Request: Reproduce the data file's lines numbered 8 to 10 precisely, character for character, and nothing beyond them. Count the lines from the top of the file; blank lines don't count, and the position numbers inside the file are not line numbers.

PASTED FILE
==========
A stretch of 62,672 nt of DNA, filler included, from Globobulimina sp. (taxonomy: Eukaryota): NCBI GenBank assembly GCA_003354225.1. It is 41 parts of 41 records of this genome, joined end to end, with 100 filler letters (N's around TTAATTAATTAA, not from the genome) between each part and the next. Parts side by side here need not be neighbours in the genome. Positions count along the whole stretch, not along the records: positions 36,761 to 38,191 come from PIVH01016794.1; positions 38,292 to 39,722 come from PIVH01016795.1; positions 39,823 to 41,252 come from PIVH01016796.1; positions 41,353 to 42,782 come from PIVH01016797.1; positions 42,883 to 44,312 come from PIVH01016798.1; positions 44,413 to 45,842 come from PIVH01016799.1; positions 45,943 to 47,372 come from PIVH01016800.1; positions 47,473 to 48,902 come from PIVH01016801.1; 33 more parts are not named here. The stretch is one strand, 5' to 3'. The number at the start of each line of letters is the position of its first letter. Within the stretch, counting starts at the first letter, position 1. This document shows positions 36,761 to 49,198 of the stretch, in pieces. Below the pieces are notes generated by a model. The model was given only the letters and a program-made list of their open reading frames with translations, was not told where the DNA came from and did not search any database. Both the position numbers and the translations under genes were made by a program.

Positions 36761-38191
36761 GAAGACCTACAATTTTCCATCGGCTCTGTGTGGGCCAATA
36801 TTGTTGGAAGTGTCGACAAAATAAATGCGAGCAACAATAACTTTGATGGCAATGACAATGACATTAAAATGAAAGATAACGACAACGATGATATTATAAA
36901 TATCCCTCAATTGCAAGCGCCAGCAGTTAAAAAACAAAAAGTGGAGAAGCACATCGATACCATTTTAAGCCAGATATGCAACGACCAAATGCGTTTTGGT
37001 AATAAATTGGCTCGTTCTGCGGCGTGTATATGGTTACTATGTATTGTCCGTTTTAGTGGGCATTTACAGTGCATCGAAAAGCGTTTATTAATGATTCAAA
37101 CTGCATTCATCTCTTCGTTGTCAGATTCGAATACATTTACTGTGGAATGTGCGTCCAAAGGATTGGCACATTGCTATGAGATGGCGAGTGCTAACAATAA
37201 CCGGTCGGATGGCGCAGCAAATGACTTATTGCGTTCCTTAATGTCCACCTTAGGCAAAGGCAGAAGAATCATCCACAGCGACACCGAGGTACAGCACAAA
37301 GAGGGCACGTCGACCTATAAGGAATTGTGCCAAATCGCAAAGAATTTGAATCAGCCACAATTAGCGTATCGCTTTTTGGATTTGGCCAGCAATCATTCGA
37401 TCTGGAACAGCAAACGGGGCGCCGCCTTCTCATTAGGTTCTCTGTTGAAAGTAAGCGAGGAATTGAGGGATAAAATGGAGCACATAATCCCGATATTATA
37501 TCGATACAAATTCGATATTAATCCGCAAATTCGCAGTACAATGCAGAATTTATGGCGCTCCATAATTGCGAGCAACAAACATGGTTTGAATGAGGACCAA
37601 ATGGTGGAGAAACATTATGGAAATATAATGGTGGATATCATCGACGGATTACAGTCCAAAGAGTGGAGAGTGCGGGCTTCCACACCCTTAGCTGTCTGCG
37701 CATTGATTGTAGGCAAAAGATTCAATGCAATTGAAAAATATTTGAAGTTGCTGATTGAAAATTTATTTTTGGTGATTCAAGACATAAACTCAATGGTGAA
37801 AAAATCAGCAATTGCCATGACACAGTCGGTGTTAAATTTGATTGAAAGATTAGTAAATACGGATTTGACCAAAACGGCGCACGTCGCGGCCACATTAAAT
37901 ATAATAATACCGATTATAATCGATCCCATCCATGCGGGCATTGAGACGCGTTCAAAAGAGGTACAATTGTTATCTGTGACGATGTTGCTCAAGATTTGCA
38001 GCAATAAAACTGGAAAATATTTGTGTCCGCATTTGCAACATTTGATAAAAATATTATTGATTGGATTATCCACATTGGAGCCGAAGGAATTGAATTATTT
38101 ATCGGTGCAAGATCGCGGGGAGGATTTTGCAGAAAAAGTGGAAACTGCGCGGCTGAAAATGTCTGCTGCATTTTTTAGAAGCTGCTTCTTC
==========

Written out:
37201 CCGGTCGGATGGCGCAGCAAATGACTTATTGCGTTCCTTAATGTCCACCTTAGGCAAAGGCAGAAGAATCATCCACAGCGACACCGAGGTACAGCACAAA
37301 GAGGGCACGTCGACCTATAAGGAATTGTGCCAAATCGCAAAGAATTTGAATCAGCCACAATTAGCGTATCGCTTTTTGGATTTGGCCAGCAATCATTCGA
37401 TCTGGAACAGCAAACGGGGCGCCGCCTTCTCATTAGGTTCTCTGTTGAAAGTAAGCGAGGAATTGAGGGATAAAATGGAGCACATAATCCCGATATTATA